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A new method of searching for ghost families in the asteroid belt

Presentation #401.01 in the session Numerics and Methods for Planetary Dynamics.

Published onApr 25, 2022
A new method of searching for ghost families in the asteroid belt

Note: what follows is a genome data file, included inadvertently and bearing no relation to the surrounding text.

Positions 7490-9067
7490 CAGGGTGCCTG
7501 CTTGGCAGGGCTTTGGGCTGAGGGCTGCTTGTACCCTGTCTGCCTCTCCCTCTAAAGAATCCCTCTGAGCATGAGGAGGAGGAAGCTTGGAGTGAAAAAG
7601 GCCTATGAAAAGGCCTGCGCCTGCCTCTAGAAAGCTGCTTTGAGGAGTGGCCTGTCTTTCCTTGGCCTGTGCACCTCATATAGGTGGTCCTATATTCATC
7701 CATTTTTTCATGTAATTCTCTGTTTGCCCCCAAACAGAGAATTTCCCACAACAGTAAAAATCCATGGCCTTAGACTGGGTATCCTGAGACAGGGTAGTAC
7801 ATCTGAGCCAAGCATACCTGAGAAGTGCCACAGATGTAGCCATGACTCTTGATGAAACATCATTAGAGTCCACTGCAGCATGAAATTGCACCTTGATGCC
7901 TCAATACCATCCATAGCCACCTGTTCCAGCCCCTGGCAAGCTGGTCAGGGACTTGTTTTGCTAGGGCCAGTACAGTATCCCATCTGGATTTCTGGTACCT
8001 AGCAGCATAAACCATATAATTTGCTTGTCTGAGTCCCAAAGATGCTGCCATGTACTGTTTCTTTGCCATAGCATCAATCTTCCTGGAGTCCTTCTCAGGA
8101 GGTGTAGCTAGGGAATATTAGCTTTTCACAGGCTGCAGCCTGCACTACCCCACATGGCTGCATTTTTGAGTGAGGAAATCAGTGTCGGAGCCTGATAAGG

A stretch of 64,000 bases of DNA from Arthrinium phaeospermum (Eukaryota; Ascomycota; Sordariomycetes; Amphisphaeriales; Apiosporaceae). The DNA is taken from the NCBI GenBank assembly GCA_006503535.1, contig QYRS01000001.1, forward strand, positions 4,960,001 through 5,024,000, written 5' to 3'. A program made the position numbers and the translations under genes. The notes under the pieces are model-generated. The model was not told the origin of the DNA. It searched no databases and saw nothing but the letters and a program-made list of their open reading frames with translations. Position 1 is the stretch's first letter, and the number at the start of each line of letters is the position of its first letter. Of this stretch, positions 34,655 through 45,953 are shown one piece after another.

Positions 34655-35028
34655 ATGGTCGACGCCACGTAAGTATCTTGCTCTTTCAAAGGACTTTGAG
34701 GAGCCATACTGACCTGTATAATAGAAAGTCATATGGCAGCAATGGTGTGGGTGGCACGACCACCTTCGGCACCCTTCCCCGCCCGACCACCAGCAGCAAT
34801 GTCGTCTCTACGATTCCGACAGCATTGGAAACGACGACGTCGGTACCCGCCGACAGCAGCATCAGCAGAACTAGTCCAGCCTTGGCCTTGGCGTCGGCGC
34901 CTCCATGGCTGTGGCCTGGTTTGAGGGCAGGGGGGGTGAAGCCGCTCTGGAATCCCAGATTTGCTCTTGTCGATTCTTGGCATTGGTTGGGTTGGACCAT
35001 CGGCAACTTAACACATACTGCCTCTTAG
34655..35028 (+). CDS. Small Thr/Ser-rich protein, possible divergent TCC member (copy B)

Asteroid families have been discovered by searching for clusters in proper orbital element space using the Hierarchical Clustering Method (HCM). However, this method is limited by the fact that some families overlap in that space. Because of this unavoidable limitation only about half the asteroids in the inner belt with absolute magnitude, H < 16.5 are recognized as belonging to distinct families. The remaining asteroids are currently designated as non-family. The number of distinct families has a direct bearing on the number of distinct sources of meteorites and near-Earth asteroids and our understanding of the origin and dynamical evolution of those bodies, and of the asteroid belt itself, is not complete without an understanding of the origin of the non-family asteroids. Here, we present a new method of searching for families that is supplementary to the HCM and has the potential of separating comparatively young families associated with compact clusters in orbital element space from old ghost families with dispersed orbital elements. This supplementary method is based on the idea that, because of orbital evolution due to Yarkovsky forces and other mechanisms, old ghost families should have lower number densities and be comparatively deficient in small asteroids. Hence, by mapping the asteroid number density in orbital element space and comparing that distribution with a map showing the distribution of the slopes of the size-frequency distributions (SFD), we can detect the likely locations of ghost families. Maps for the asteroids in the inner main belt are shown below. Asteroids in ghost families exist in those regions that have both a low number density and a low SFD slope. In the inner main belt, putative ghost families are found predominantly in the region of high orbital inclinations that is bounded by two major resonances. Results will be presented for other regions of the main belt.


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